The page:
There's this whole speech about telling your young Black sons, warning them about the world and basically saying anything that they do, it doesn't matter what they do, it's going to be wrong. Like, there's nothing they can do in that situation. So I kind of felt that, that powerlessness, and that thing of like I often say when I'm like, sad or stressed or whatever, I want my mum, not even for wanting my mum. But for wanting, the essence of whatever that mothering maternal figure thing is, so when you said his dead mum, you know, it really like just, yeah, I was like, fuck. 


Emmanuel Awuni  

Yeah. 


MFT

Yeah. And so, that piece, you made last year. And then your works Otis and Untitled, which you said you made in 2021. They seem like such a departure from any work of yours that I've seen before. And that's really interesting. But tell me, because you said that these works have been part of your process. So what is it that has taken you to this different place?


Emmanuel Awuni  

This might be a long answer. When I think about artists, and I think about, you know, the artists that come before me, I'm like, yo, it's much more difficult to be an artist now, especially with what we have around us, especially with social media, and how people perform this thing of being an artist. 

Now this difference between an artist and a performer, it's imitation. But there's a lot of people who are doing that. It's this idea of simulation and simulacra where you know how to copy shit, but it's almost like bootlegging! 


MFT

Yeah.


Emmanuel Awuni  

You know, it's like, there's a lot of that happening now. And so for me, an artist isn't just like this, isn't this person that it's just like, oh, I paint, or I make sculpture, or I do performance, I think we've, we're so advanced in terms of our intelligence that there's no such thing. 

And if you’re saying, oh i'm, i'm only going to make this thing because that's what you're doing then you're not in the right generation, you're not being progressive at all. And I think, you know, with ‘Otis’ and ‘Untitled’, it's just my desire to communicate in a different way. And in a much more direct way, but also to slip expectations.


MFT  

Yeah.


Emmanuel Awuni   

So it's called Otis because, you know, I'm thinking about, essentially, I'm inspired by music. Because I think music is the greatest art form. And, you know, no one's better at music than Black people. No one. I'm willing to put my money down on that.


MFT 

Yeah literally. I'm willing to put my life on that.


Emmanuel Awuni  

Exactly. I'm like, I'll beef with anyone. And so, for me, I'm like, okay, how can I make the work look like music? How can I make something visual look like music? So looking at a surface value of like, oh, Jay Z said, you know, so and so. And I'm just going to imitate that visually.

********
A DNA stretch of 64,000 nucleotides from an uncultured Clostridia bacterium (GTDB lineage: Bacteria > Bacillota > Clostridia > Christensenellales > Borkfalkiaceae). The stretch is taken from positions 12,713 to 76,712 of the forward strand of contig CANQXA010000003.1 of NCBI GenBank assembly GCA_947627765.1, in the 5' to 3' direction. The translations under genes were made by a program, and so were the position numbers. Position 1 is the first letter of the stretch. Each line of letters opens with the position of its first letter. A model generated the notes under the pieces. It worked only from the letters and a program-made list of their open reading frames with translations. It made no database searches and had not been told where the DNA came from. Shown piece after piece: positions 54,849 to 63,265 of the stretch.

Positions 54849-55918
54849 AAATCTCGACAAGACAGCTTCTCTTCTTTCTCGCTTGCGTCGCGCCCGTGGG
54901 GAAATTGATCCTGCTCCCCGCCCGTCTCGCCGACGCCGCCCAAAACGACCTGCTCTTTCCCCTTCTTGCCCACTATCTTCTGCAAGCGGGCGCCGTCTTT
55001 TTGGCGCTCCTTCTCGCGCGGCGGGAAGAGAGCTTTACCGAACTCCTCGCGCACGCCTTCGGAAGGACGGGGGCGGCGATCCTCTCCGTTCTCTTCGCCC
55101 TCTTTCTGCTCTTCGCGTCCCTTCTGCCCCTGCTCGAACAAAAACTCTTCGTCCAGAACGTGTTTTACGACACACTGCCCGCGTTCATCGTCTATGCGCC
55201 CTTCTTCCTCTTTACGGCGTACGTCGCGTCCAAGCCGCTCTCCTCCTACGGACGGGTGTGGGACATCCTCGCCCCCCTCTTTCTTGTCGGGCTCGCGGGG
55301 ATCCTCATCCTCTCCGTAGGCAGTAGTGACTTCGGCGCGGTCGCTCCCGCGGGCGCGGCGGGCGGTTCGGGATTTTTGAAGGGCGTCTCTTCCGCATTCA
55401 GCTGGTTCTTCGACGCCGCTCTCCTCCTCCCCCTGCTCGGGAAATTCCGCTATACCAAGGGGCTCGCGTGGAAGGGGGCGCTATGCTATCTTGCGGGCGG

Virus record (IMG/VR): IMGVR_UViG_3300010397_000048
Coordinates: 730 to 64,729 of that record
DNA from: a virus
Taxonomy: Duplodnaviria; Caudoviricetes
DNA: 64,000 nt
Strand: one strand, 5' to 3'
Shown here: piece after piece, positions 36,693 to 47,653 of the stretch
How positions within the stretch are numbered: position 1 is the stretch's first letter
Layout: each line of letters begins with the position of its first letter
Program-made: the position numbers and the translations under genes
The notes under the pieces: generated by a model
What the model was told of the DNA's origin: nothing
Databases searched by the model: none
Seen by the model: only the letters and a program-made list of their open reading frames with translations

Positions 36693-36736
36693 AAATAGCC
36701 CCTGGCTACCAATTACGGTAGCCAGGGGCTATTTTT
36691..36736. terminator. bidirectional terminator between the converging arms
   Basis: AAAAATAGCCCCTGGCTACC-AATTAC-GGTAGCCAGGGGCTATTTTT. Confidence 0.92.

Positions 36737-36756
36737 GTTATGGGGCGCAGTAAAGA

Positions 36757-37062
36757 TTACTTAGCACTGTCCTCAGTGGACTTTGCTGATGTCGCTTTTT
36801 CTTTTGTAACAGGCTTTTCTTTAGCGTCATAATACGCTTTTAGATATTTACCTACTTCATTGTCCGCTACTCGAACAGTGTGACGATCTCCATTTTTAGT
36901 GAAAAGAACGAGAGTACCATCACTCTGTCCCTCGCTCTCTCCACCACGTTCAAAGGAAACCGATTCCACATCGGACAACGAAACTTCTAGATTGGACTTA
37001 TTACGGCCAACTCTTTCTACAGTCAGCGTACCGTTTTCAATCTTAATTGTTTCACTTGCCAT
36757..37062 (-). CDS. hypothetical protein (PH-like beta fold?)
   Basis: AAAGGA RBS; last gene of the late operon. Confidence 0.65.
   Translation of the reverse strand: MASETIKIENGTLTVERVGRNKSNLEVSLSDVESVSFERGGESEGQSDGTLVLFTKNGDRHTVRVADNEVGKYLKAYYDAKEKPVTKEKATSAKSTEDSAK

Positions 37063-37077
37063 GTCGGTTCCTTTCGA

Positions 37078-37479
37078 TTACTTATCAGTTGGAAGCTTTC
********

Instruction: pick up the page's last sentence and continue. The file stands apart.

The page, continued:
And it's like, no bro! There's this book I was reading, and it was talking about African music or Black music. And it was talking about Black music in relation to dance, and how we do not imitate what we hear. In a sense, it's almost like a call and response.


MFT 

Yeah.


Emmanuel Awuni  

Everything had its own frequency. The easiest way to actually explain this, is that if we listen to like reggae or dub or like the one drop, the whole point is that you’re not actually bobbing your head to the beat, you actually go in the opposite of the beat, and therefore your body’s doing something, the music is doing something different. However, the frequency is the same. 

And I think that’s what I was trying to do with my painting in these new works in a way, is really to represent Blackness. In the most off-beat way and with ‘Otis’ and with this series, where you're supposed to understand and see the rhythm of it, rather than it just being one thing. 

And ‘Untitled’ as well, it was just me experimenting in the process of developing this new language. And hopefully, like, this is Blackness and it doesn't have to have a Black figure in the middle of it. And I think there's something very exciting when I look at this painting and I think it reminds me of how we make our music.


MFT  

Yeah, when you say that I can see that. Looking at them now. I can see that. And I think it's also really important to have that - representations that aren't just representations. And that’s not to say anything against anyone who does make work like that. But it's just to have the full cacophony of options and things and ways and everything. So yeah, I really get that. 

So you said it's a series. Have you already got more of them? Or are you in the process of making it?


Emmanuel Awuni   

Yeah, I've got so many paintings! They're all sort of in the process. Because they are a series, they are showing multiple faces of the same thing. Yeah. So those ones that I showed you are just the ones that I'm very happy with. 

In the dark 3 (2017)


MFT   

From here I'm going to ask you about 'In the dark', which is obviously the complete other side of it. I mean, these images that you sent me are just absolutely incredible. They are fucking stunning and really, really painful I think.


Emmanuel Awuni  

Yeah. I think you know, with 'In the dark'. There's something about... you know, a lot of people keep saying that. The first thing they think about is the pain. And obviously, I can't stop how people see the work, but I also don't really see them that way. I mean, why do you think that they're painful?


MFT 

I don't think they're painful because of pain. I think that they are painful because of truth. 


Emmanuel Awuni  

Okay!


MFT   

When you see something that is so right at the core of it, that is hard, because our whole life is about keeping away from the truth. That is capitalism, that's what we have to do to exist in this system is to be like, away, away, away, away, away, away. So for me looking at them. It's like, there's something so honest, and so truthful, in them. That cuts through straight to the core. And that is painful.